Has your pet been an eye witness to a crime? Whether it be Snookie Cat beneath the bed, Snowball the Hamster in a cage or Bucko, the neighbor's dog tied in the yard. Often they eavesdrop on conversations, have unique perspectives on taste and refined scent senses. I can help them convey their opinions.

Consultations can be face to face with you, face to muzzle with your pet, through a photograph or artifact when a corporeal form might be too difficult to produce. All provide portals to your animal's spirit.

I also offer counseling by phone, on line, email, fax, text, IM. When I speak about your pet to you remotely, I am linked psychically through your pet's name, like a radio frequency I can tune into.

Take that any direction you're inspired to take it, from Amy's point of view, her brother's, a client's, a dissatisfied client's, an desperate investigating officer, Amy's psychiatrist ...

Tuesday, March 10, 2009


Last week you destroyed the local bad guy who held your village in fear for the past year. (The bad guy can be an evil wizard, thug, alien invader, dragon, whatever you wish. You can be a good wizard, fighter, clever strategist, ninja, again whatever you wish.)

You've received accolades, a parade, free drinks, a feast, letters of thanks. Today you received your first actual fan letter. As you read the gushing praise, it becomes increasingly disturbing. This person is obsessed with you. They may be more dangerous to you than the bad guy.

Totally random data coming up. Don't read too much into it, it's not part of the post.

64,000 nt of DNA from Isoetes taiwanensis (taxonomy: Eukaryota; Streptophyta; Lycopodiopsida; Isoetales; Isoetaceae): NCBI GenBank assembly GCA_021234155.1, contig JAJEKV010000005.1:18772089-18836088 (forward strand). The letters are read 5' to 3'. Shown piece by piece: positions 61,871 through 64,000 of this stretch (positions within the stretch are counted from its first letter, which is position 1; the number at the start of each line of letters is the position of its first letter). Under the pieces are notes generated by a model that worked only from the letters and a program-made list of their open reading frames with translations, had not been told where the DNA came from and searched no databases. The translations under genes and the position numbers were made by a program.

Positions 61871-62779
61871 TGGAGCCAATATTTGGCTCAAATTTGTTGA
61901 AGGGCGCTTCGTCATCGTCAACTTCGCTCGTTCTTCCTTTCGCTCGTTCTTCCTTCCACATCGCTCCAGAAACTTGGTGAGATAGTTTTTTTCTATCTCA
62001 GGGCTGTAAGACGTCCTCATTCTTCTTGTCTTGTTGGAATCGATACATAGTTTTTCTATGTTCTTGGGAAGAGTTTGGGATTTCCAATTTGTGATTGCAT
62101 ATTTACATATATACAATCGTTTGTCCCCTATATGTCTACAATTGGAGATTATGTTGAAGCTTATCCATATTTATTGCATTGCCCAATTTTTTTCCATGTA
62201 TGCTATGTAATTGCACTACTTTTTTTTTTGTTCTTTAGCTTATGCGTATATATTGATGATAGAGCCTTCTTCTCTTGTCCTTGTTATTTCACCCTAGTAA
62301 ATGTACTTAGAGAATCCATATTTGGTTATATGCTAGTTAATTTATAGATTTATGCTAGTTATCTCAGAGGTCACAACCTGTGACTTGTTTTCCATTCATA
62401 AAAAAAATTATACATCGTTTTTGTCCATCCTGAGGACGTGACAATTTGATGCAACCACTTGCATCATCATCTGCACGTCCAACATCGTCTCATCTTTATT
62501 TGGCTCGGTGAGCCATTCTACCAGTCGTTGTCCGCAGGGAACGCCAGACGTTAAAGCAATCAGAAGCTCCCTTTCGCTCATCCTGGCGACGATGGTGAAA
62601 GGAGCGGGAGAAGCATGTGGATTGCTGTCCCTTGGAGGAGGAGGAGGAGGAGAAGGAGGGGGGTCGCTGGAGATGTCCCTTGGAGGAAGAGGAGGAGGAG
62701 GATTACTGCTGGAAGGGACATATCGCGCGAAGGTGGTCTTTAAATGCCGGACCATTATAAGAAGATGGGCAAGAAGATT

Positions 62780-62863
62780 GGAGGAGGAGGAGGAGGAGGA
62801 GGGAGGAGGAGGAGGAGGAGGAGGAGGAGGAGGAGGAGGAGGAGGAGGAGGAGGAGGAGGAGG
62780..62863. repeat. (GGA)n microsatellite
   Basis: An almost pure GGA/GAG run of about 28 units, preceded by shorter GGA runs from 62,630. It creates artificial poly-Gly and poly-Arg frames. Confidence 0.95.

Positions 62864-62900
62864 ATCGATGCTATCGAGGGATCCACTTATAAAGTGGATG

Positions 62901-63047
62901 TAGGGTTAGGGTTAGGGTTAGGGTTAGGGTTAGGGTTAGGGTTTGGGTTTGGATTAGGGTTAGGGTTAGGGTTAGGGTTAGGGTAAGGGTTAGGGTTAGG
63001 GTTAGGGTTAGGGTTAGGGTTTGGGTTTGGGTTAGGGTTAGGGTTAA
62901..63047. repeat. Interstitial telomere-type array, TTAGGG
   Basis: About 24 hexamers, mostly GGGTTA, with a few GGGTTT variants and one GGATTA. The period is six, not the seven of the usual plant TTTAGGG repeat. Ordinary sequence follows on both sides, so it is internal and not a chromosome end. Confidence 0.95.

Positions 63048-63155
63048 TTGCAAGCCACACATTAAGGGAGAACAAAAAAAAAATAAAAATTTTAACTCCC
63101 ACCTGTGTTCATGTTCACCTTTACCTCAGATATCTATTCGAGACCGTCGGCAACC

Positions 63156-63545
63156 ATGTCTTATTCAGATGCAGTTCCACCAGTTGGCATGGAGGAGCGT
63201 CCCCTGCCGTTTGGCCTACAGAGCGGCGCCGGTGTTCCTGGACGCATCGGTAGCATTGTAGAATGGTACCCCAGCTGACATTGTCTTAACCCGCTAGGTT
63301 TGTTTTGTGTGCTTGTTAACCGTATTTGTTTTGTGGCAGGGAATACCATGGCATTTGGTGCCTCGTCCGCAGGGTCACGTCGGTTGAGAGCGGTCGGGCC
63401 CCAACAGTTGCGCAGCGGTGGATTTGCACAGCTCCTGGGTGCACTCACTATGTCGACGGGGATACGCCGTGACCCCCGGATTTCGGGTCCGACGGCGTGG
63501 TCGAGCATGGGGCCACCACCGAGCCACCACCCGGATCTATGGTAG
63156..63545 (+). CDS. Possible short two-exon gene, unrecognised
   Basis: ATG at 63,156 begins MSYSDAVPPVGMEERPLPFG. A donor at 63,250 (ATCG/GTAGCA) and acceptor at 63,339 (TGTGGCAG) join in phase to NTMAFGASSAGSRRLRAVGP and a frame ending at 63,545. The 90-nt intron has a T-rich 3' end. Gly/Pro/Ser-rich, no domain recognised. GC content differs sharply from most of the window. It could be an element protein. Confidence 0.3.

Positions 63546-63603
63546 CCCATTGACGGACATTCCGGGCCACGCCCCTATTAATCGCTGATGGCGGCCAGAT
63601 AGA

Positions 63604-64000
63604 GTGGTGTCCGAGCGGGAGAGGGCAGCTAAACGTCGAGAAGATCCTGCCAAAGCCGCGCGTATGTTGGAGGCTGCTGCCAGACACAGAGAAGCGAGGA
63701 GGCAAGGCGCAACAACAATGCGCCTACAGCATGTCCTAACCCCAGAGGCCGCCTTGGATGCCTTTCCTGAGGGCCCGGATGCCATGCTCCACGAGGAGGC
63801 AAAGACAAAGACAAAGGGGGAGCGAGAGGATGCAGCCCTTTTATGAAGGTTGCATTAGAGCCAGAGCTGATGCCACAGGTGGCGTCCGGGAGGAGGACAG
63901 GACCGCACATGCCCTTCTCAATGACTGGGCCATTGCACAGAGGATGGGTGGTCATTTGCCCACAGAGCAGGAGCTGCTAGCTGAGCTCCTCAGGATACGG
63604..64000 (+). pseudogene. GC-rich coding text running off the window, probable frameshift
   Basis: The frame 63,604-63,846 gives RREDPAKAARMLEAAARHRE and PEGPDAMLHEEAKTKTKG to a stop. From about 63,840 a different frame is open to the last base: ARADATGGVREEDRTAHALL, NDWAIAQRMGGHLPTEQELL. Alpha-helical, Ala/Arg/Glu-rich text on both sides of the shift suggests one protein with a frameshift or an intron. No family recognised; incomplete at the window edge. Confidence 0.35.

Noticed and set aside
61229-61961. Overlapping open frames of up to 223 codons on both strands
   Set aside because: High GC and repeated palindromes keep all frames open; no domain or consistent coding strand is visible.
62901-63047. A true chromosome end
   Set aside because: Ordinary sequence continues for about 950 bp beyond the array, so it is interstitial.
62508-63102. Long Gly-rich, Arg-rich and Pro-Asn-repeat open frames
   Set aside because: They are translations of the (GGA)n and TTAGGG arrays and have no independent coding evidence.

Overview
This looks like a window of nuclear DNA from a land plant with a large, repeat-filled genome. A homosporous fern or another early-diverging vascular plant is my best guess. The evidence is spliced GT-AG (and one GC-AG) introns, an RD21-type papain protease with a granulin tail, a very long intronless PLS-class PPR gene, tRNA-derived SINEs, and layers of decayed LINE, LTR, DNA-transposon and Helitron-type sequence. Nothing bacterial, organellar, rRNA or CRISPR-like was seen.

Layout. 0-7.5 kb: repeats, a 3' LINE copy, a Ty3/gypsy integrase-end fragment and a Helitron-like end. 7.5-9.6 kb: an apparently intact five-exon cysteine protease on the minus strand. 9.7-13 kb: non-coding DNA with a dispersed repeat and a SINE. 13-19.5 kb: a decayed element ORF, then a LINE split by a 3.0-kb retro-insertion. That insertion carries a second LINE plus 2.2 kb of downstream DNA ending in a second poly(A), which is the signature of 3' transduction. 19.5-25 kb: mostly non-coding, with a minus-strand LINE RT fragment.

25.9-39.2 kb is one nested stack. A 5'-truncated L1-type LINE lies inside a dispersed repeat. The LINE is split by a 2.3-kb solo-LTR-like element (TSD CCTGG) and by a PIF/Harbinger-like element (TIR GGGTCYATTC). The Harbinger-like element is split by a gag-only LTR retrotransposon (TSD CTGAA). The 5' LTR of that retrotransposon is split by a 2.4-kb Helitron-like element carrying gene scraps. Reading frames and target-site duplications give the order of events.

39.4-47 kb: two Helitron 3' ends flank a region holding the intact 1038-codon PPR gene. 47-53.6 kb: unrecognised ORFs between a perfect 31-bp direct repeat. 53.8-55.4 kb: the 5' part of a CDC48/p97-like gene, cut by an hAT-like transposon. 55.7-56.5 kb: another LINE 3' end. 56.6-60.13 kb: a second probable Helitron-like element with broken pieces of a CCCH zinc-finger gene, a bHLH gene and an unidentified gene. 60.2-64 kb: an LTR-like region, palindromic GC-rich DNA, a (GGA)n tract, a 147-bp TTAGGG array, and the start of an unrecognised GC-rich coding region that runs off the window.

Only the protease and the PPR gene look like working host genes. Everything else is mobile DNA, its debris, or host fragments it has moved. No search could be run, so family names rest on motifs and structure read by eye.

Write the fan letter.

Thursday, March 05, 2009

Jack the Giant Murderer

Jack, of the beanstalk fame, has been charged with breaking and entering, larceny, and first degree murder.

Choose from one of two points of view:

As Jack's lawyer, present Jack's case on why the charges should be dropped. Argue from a legal standpoint rather than an emotional one. Being a big mean giant -- from Jack's point of view! -- will not stand up in court.

Or, as a reporter covering the trial, describe each character's view of the crime as it unfolds in court.

Tuesday, March 03, 2009


There are a bazillion Monopoly editions. Make it a bazillion and one by coming up with your own for your favorite movie, anime, book, fruit, rock band, car, sports team, prison, decade, home town, store, sport, comic book hero, board game, planet, company, restaurant ...

Shake up your imagination. The cat edition uses cat breeds instead of streets, kitty favorites (mouse, catnip, fishbowl) for the Chance, toys (yarn, box, scratching post, paperbag) for Utilities. The Coke edition has pewter Coke bottles and truck.

Some large images of Monopoly boards:
Here and Now: World Edition
United Kingdom
Cat lovers
Star Blazers

(community chest)
(income tax)
(community chest)
(free parking)  
(go to jail)  
(community chest)
(luxury tax)
(pewter token)
(pewter token)
(pewter token)
(pewter token)
(pewter token)
(pewter token)
(pewter token)
(pewter token)